[54] See further Svantesson, “Extraterritoriality and targeting in EU data privacy law”, op. cit. supra note 20, 226-234 and Svantesson, “Pammer and Hotel Alpenhof – ECJ decision creates further uncertainty about when e-businesses ‘direct activities’ to a consumer’s state under the Brussels I Regulation”, 27(3) Computer L. & Security Rev. (June 2011), 298-304.

[55] Proposed e-evidence Directive, Recital 13.

[56] Jääskinen and Ward, op. cit. supra note 17, at 146.

[57] I hasten to acknowledge that where geo-location technology is used to facilitate unjustified price-discrimination, and similar harmful practices, its use may obviously be legitimately restricted.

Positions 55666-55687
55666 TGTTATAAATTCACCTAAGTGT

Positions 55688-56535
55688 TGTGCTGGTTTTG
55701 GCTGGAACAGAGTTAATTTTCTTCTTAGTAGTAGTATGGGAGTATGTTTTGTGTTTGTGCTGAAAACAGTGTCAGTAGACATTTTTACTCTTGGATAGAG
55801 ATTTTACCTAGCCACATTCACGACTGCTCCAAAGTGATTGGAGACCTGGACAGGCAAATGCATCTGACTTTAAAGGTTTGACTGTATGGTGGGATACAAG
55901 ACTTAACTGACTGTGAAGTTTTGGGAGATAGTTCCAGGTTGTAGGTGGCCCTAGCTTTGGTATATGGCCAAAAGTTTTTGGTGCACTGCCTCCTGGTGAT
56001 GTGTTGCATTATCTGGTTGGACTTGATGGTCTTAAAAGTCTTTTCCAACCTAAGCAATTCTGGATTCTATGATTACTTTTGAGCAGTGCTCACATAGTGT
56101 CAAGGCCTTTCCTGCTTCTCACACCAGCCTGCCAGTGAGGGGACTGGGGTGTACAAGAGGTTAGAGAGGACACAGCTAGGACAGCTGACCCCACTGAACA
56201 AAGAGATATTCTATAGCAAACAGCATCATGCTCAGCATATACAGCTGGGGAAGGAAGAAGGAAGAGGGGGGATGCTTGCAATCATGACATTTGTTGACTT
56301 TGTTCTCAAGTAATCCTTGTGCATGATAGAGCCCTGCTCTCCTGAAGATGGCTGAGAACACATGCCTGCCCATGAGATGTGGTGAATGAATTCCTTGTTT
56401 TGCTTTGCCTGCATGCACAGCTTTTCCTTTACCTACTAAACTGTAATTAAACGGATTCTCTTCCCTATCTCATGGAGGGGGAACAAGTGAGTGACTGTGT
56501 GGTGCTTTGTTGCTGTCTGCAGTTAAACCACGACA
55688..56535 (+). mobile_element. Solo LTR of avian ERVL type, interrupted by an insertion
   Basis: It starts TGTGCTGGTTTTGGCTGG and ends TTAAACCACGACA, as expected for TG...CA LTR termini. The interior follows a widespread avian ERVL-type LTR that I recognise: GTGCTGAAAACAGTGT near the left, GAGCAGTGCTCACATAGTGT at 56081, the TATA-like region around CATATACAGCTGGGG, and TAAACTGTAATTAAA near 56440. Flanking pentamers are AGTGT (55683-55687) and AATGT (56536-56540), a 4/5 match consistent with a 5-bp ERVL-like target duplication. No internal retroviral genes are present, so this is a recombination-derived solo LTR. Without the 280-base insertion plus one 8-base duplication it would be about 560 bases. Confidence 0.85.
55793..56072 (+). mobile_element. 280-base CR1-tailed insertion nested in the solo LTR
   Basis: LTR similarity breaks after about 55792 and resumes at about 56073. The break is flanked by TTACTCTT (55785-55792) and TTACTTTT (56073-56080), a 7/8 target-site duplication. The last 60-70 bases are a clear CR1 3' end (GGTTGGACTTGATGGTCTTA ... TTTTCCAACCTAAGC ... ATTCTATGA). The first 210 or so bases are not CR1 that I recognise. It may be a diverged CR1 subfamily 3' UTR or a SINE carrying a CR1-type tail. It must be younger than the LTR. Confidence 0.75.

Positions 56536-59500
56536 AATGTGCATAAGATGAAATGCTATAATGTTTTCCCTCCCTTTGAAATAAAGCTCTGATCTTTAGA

[58] Consider, e.g., X v. Twitter Inc. [2017] N.S.W.S.C. 1300, and Google Inc. v. Equustek Solutions Inc., 2017 S.C.C. 34, to mention merely two examples.

[59] International League Against Racism & Anti-Semitism (LICRA) v. Yahoo! Inc. (2000) County Court of Paris, as followed by responses from US courts.

[60] Google Inc. v. Equustek Solutions Inc., 2017 S.C.C. 34.

[61] Google LLC v. Equustek Solutions Inc., 2017 WL 5000834 (N.D. Cal. Nov. 2, 2017).

[62] See, e.g., Internet & Jurisdiction Policy Network, “Towards Policy Coherence and Joint Action: Secretariat Summary and Ottawa Roadmap”, p. 3, (last visited 28 May 2018).